Click here to sign up
for DBI's newsletter


Alternative fuels for shipping have great potential for green transition, and methanol, ammonia, and hydrogen are the most promising options today. The maritime industry faces changes and major decisions related to decarbonization in the near future. The METAFUEL project is developing a matrix-based method to support decisions for maritime stakeholders related to these new fuel types, including the application and relevance of technologies, equipment, and strategies for handling fire safety for alternative fuels.

Danish maritime stakeholders, including shipowners, ship designers, equipment manufacturers and engine manufacturers, all play a crucial role in the green transition of the maritime industry. More sustainable shipping is on the horizon with retrofitting of existing ships and designing new ships to use greener fuels or dual-fuel solutions.

Methanol, ammonia, and hydrogen are the most promising green fuels today, with great potential to reduce greenhouse gas emissions and emissions from ships. Transitioning to alternative fuels can thus be a significant step towards achieving global decarbonization goals, helping to reduce the negative environmental impacts of global shipping.

Initiatives aimed at green transition in the maritime industry are already underway, and it is expected that the industry will face massive changes in the near future. There is a rapidly increasing need for concrete tools that can help guide the decision-making processes that stakeholders in the industry will face to ensure successful, safe, and economically efficient green transition.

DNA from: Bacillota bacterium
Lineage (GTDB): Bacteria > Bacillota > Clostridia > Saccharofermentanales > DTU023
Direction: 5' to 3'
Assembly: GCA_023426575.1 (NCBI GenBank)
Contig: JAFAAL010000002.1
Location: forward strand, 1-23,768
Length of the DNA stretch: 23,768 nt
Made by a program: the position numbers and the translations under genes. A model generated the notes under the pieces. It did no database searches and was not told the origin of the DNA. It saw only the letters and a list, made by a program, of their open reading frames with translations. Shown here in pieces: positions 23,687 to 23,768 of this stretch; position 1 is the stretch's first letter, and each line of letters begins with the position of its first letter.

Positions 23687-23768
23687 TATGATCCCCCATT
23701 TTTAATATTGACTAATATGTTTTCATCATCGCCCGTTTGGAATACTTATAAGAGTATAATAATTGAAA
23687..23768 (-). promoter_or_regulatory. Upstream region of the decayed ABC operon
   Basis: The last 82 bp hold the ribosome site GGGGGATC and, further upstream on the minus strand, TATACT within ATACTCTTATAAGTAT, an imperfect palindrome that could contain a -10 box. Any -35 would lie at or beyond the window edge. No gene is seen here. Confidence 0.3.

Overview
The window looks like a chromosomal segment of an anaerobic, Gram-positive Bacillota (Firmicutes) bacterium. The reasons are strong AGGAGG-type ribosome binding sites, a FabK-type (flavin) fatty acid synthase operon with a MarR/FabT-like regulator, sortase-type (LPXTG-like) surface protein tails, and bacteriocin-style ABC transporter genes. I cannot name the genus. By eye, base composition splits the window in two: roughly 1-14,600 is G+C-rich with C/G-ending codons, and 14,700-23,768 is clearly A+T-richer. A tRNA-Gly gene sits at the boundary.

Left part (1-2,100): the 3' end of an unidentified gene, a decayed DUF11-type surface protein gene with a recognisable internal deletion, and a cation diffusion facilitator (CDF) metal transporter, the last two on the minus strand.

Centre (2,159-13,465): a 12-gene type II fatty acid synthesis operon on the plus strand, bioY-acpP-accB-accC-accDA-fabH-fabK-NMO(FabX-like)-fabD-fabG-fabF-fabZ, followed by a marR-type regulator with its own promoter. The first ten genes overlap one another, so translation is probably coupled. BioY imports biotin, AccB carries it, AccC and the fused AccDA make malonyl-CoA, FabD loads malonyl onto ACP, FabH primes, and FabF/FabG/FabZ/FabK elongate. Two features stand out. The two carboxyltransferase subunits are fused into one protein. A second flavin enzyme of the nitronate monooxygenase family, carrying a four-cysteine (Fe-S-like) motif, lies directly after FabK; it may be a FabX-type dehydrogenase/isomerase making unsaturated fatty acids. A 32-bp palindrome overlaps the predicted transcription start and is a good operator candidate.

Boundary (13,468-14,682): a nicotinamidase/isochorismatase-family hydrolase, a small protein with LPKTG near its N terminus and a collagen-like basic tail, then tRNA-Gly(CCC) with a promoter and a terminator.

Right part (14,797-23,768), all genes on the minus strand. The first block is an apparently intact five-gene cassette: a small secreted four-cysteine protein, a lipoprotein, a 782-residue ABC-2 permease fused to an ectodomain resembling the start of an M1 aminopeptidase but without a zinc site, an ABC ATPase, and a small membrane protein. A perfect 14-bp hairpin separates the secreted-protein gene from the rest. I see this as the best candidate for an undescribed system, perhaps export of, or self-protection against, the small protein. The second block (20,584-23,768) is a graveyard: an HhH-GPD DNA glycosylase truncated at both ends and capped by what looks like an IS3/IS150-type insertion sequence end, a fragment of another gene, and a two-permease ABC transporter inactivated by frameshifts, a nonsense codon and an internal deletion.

The METAFUEL project aims to develop a matrix-based method that can serve as a practical decision support tool for maritime stakeholders when assessing the application and relevance of available technologies, equipment, and strategies for handling fire safety aspects related to the three new fuel types. Additionally, the project will demonstrate one or more examples of using the matrix to select appropriate equipment, such as fire equipment, detection, and extinguishing systems for onboard use, with methanol, ammonia, and hydrogen as the fuel used. In the project, DBI will conduct a thorough mapping of the fire safety challenges that methanol, ammonia, and hydrogen represent when used as fuel on ships. This mapping will result in an expert assessment of the solutions currently offered in the market and areas where there will be a need for the development of new solutions.

The project is financed by DBI and the Danish Maritime Fund.

The project started in May 2024 and will end in December 2025.

New fire strategies in the wake of Umoe Ventus The project runs from May 2024 to December 2025

Project Lead
Mads Ragnvald Nielsen
Project Leader, Advanced Fire Engineering